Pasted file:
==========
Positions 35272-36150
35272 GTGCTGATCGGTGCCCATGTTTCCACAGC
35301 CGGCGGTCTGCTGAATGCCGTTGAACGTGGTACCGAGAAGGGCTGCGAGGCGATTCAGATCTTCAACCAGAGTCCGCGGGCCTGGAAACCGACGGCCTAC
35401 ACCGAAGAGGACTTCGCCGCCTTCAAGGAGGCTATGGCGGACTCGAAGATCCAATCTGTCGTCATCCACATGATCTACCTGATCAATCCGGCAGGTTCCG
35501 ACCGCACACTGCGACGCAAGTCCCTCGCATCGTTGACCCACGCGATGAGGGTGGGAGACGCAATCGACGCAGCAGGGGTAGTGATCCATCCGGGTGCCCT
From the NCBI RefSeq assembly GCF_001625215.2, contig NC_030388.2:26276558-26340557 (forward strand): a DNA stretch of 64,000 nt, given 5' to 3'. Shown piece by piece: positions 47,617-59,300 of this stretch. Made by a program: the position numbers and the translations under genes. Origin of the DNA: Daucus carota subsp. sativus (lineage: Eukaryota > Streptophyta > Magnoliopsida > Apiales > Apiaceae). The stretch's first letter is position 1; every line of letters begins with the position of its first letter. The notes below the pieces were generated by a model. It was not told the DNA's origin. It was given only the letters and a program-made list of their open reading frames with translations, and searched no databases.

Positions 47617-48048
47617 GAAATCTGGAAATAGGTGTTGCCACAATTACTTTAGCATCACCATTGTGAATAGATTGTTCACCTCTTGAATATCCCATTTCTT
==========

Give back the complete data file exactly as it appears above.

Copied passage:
Positions 35272-36150
35272 GTGCTGATCGGTGCCCATGTTTCCACAGC
35301 CGGCGGTCTGCTGAATGCCGTTGAACGTGGTACCGAGAAGGGCTGCGAGGCGATTCAGATCTTCAACCAGAGTCCGCGGGCCTGGAAACCGACGGCCTAC
35401 ACCGAAGAGGACTTCGCCGCCTTCAAGGAGGCTATGGCGGACTCGAAGATCCAATCTGTCGTCATCCACATGATCTACCTGATCAATCCGGCAGGTTCCG
35501 ACCGCACACTGCGACGCAAGTCCCTCGCATCGTTGACCCACGCGATGAGGGTGGGAGACGCAATCGACGCAGCAGGGGTAGTGATCCATCCGGGTGCCCT
From the NCBI RefSeq assembly GCF_001625215.2, contig NC_030388.2:26276558-26340557 (forward strand): a DNA stretch of 64,000 nt, given 5' to 3'. Shown piece by piece: positions 47,617-59,300 of this stretch. Made by a program: the position numbers and the translations under genes. Origin of the DNA: Daucus carota subsp. sativus (lineage: Eukaryota > Streptophyta > Magnoliopsida > Apiales > Apiaceae). The stretch's first letter is position 1; every line of letters begins with the position of its first letter. The notes below the pieces were generated by a model. It was not told the DNA's origin. It was given only the letters and a program-made list of their open reading frames with translations, and searched no databases.

Positions 47617-48048
47617 GAAATCTGGAAATAGGTGTTGCCACAATTACTTTAGCATCACCATTGTGAATAGATTGTTCACCTCTTGAATATCCCATTTCTT